For instance, aboard Air Force One on late on Friday, President Trump was reportedly promised to pursue a new travel ban executive order, while reevaluating his chances of pursuing the legal dispute surrounding the administration’s original travel ban order to the U.S. Supreme Court.
In a step that triggered the most serious legal confrontation yet for the new Republican administration, Trump two weeks ago issued an executive order banning entry into the United States by refugees and citizens of seven Muslim-majority countries, triggering nationwide protests and legal challenges.
A federal judge in Seattle last week issued a temporary restraining order putting the travel ban on hold. That suspension was upheld by an appeals court in San Francisco on Thursday, raising questions about Trump's next step.
In a surprise visit with reporters aboard Air Force One en route to Florida from Washington, Trump said he was considering "a brand new order" that could be issued as soon as Monday or Tuesday if he decides to move in that direction.
After a White House official said the administration was not planning to escalate the legal dispute to the Supreme Court, Priebus told reporters late on Friday such a move was still possible.
"Every single court option is on the table, including an appeal of the Ninth Circuit decision on the TRO (temporary restraining order) to the Supreme Court, including fighting out this case on the merits," Priebus said.
"And, in addition to that, we're pursuing executive orders right now that we expect to be enacted soon that will further protect Americans from terrorism."
Trump's order, which he called a national security measure meant to head off attacks by Islamist militants, barred people from Iran, Iraq, Libya, Somalia, Sudan, Syria and Yemen from entering for 90 days and all refugees for 120 days, except refugees from Syria, who are banned indefinitely.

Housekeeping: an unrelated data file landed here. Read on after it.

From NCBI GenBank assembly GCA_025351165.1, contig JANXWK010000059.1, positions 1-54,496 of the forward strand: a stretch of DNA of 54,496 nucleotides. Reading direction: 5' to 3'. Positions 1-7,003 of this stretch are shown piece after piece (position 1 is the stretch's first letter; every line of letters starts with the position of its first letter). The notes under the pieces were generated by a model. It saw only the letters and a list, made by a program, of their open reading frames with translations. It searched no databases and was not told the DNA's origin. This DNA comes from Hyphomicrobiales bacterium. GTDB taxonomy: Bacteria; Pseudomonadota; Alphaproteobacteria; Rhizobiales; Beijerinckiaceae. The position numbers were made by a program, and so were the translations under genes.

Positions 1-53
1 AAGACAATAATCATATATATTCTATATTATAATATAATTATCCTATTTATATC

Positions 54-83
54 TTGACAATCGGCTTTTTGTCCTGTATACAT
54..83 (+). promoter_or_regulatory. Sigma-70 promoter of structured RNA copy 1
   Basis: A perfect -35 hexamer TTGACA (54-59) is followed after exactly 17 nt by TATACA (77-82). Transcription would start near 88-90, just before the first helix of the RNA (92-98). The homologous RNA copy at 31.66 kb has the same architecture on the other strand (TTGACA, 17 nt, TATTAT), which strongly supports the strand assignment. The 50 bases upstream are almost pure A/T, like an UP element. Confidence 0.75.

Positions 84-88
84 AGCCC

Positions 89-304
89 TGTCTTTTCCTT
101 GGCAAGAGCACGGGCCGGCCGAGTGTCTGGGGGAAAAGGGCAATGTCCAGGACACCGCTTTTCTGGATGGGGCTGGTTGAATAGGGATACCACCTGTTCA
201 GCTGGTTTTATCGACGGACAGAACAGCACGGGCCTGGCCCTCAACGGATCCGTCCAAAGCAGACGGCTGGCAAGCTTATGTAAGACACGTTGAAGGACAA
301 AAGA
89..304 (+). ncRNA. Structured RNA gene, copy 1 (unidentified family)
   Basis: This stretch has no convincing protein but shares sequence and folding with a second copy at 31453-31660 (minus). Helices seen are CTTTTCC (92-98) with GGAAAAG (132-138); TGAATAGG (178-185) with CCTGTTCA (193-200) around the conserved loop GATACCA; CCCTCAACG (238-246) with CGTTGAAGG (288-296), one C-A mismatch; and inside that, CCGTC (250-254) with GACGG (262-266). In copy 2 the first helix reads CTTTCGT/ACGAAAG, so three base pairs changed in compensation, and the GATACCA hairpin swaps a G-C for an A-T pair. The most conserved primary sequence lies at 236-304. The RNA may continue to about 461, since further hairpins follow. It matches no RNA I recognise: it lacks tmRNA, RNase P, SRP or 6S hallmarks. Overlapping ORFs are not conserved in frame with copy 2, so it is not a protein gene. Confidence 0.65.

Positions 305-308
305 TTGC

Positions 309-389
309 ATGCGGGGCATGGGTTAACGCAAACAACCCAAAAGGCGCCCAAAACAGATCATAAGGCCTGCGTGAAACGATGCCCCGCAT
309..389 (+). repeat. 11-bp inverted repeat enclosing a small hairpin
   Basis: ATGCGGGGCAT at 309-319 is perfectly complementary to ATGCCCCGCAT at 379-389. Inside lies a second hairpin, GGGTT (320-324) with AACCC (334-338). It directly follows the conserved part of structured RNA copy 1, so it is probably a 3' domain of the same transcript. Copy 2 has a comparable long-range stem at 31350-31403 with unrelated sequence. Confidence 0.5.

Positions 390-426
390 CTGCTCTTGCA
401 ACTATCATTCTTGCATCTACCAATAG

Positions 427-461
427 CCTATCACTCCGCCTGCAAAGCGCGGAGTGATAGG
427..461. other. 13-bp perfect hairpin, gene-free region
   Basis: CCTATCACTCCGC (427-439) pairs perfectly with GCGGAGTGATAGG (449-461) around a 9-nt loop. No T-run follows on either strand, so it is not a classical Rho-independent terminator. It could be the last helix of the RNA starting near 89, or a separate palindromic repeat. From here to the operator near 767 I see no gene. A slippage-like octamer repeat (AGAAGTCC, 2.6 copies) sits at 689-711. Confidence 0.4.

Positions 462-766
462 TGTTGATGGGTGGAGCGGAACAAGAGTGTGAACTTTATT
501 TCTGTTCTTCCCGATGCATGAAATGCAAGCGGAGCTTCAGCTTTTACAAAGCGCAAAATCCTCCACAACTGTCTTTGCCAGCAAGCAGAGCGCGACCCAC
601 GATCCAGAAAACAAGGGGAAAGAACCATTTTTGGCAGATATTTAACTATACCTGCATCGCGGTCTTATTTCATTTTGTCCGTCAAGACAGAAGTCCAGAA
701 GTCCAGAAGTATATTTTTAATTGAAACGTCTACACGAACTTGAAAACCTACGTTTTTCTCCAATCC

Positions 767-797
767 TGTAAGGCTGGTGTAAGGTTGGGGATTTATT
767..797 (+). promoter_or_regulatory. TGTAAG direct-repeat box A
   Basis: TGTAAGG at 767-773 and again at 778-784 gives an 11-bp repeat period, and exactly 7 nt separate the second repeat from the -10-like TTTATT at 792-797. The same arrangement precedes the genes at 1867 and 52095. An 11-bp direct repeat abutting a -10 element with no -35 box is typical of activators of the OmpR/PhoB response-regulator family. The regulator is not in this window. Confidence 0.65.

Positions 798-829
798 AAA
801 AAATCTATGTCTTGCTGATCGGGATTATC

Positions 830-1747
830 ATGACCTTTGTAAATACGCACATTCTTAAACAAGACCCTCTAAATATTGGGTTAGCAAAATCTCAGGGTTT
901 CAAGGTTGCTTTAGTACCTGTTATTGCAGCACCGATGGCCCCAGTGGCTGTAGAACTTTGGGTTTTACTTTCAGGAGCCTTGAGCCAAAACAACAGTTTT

Trump could rewrite the order to explicitly exclude green card holders, or permanent residents, said a congressional aide familiar with the matter who asked not to be identified. Doing that could alleviate some concerns with the original order expressed by judges in the 9th Circuit court where it is being tested.
On Air Force One, Trump said regarding the 9th Circuit court fight: "We will win that battle. The unfortunate part is that it takes time statutorily ... We need speed for reasons of security."
An official familiar with Trump's plans said if the order is rewritten, among those involved would likely be White House aide Stephen Miller, who was involved in drafting the original order, as well as officials of the National Security Council, Justice Department and Department of Homeland Security.
Independently of the Trump administration, an unidentified judge on the 9th Circuit requested that the court’s 25 full time judges vote on whether the temporary block of Trump’s travel ban should be reheard before an 11 judge panel, known as en banc review, according to a court order. The 9th Circuit asked both sides to file briefs by Thursday.